Movies FB

WTF ASIA 36: One Million Yen Girl (2008)

Erm…happy boxing day. Here is a story of a young woman who packed up and left her family.

Available…online. The show on Netflix is not this.

Approximately 121 minutes, though the video that I found cut most of the end credits to make it around 117 minutes.


Suzuko is a 21-year-old waitress. And, apparently, a sour face. She lives with her parents and 12-year-old brother, but is paying rent out of obligation for her parents having paid for her college education. Why she does this is not clear at this point, but there are pretty strong hints later on. One of her restaurant co-workers suggests that they find an apartment together, so they go searching and eventually find one. What her co-worker failed to mention (or deliberately covered up so that Suzuko would not object until it was too late) was that her boyfriend is going to move in to the apartment as well at an earlier time and pay one third of the rent. Suzuko is a bit put off by this, since she had met him only once, but does not protest. Then in another move that proves beyond a shadow of a doubt that the co-worker is not very reliable, she dumps her boyfriend and backs out of moving in without telling Suzuko, leaving it to the ex-boyfriend to tell Suzuko when she moves in. So, now Suzuko is moving in with some mopey guy whom she doesn’t know. Could this be the making of a new romance?








Suzuko has not quite finished moving in when she finds a little baby cat wandering outside the apartment. She brings it in and puts it in one of her moving boxes, with the intent of finding an owner for it the next day. However, while she is out getting cat food, her roommate throws it out. I am not sure how he figured that the cat did not actually belong to her, since he was not in the apartment when she found it, but his having been dumped apparently gives him license to be a complete jerk. Suzuko runs out to find the cat, only to see it dead on the street. Enraged, she throws out all of the roommate’s belongings while he is away. Okay, that is also kind of a jerk move on her part. So everyone is jerk so far.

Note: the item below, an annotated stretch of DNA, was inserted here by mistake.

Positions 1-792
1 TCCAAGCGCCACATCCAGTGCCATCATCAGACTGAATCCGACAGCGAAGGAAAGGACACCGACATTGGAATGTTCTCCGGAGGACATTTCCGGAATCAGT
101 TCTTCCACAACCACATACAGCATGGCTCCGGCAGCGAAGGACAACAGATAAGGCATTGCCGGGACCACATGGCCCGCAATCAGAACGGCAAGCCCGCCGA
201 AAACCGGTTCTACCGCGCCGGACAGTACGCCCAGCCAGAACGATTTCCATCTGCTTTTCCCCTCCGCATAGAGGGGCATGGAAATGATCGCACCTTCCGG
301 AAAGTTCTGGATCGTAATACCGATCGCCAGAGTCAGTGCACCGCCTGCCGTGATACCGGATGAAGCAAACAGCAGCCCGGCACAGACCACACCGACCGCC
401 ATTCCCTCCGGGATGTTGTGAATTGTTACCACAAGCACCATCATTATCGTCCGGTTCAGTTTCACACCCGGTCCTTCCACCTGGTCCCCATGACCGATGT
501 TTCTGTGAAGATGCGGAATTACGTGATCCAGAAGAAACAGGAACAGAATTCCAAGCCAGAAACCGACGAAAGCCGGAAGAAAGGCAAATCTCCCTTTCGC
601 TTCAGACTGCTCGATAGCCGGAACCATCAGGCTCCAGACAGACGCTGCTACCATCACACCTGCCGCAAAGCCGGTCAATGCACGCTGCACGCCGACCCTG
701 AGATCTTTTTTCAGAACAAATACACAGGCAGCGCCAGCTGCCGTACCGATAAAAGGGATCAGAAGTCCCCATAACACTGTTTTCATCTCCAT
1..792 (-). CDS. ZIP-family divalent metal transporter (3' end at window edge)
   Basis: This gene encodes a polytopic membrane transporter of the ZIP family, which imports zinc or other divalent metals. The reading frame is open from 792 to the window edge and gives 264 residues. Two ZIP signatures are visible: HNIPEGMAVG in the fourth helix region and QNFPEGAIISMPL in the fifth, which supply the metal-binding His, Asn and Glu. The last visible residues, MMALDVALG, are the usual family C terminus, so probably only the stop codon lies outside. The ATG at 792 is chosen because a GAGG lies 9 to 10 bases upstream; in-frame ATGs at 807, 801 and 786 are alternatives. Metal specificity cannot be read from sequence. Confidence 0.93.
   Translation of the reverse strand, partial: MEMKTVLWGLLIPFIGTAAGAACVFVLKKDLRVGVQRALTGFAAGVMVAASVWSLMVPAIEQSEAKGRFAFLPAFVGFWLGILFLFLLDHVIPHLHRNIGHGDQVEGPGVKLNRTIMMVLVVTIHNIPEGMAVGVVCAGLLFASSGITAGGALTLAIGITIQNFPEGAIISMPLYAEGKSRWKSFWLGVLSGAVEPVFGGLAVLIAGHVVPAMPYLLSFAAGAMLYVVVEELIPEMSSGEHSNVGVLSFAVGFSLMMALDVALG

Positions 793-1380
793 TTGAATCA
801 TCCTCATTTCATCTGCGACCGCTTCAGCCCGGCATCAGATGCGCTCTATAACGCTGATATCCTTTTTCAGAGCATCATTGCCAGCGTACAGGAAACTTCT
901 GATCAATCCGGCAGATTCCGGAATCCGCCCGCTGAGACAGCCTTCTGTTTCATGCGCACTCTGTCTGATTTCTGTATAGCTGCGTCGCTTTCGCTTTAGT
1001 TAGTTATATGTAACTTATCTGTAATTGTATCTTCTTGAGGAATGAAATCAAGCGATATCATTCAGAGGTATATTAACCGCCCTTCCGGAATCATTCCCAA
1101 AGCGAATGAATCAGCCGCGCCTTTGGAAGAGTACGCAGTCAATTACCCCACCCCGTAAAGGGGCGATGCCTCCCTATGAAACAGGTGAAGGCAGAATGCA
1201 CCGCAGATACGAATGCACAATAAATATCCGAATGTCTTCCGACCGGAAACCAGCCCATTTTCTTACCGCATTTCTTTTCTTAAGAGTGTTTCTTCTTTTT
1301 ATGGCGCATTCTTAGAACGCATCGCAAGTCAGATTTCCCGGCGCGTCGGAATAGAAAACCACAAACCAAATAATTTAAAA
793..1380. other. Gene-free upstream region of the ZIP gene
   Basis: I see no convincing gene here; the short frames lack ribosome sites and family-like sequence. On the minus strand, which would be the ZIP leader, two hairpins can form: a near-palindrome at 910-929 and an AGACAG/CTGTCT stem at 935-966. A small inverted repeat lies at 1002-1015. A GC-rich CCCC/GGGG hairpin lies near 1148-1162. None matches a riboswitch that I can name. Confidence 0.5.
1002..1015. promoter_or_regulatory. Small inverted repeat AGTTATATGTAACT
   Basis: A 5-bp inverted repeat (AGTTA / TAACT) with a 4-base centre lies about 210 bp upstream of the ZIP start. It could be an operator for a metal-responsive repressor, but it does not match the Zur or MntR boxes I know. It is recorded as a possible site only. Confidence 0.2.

This little stunt of hers brings in the police, who arrest her at the restaurant. The roommate has claimed that, amongst all of the other possessions that he lost, there was a bag with a million yen in it, or a little over $9,000. Suzuko insists that she did nothing wrong, but cannot outright deny that she did not see the bag. She is forced to pay a fine and spend some time in jail.

When she gets out of prison and returns to her parents’ house, things are not quite the same. Her parents put on a brave face, but her brother is another matter. A gifted student, Takuya had been looking forward to Suzuko officially moving out in hopes that her absence would make it easier for him to study and get into a prestigious middle school. Her not only having returned, but also having a criminal record, will make things harder for him. Takuya lashes out at her at her homecoming dinner, which only leads to their parents yelling at each other. Suzuko decides that she has to leave again. She vows to work and save up a million yen, at which point she will move out, far away from everyone. And when she does find a place to live, she will work again to earn a million yen, at which point she will move far away from there as well. And she will repeat this indefinitely.

And, so begins her journey around Japan. Suzuko tries to simply find a place to live and leave only the mildest of impressions wherever she goes before leaving. The former is easy, but she finds the latter to be a little more difficult. She chronicles her travels in letters that she sends to Takuya, who is experiencing some troubles of his own. Three classmates of his bully him daily. While they may be doing it because of what Suzuko did, it is implied that they had been harassing him to some extent beforehand. Perhaps some of his wish to go to a prestigious school is so he will no longer have to deal with these kids. He had witnessed how Suzuko stood up to three former classmates of hers when they mocked her for having gone to jail, but he cannot muster the courage to either stand up to the boys who torment him or report them to anyone else. Although he had shown disdain for Suzuko early on, they had reconciled briefly before she left and he starts to find her to be an inspiration. But does she deserve that status?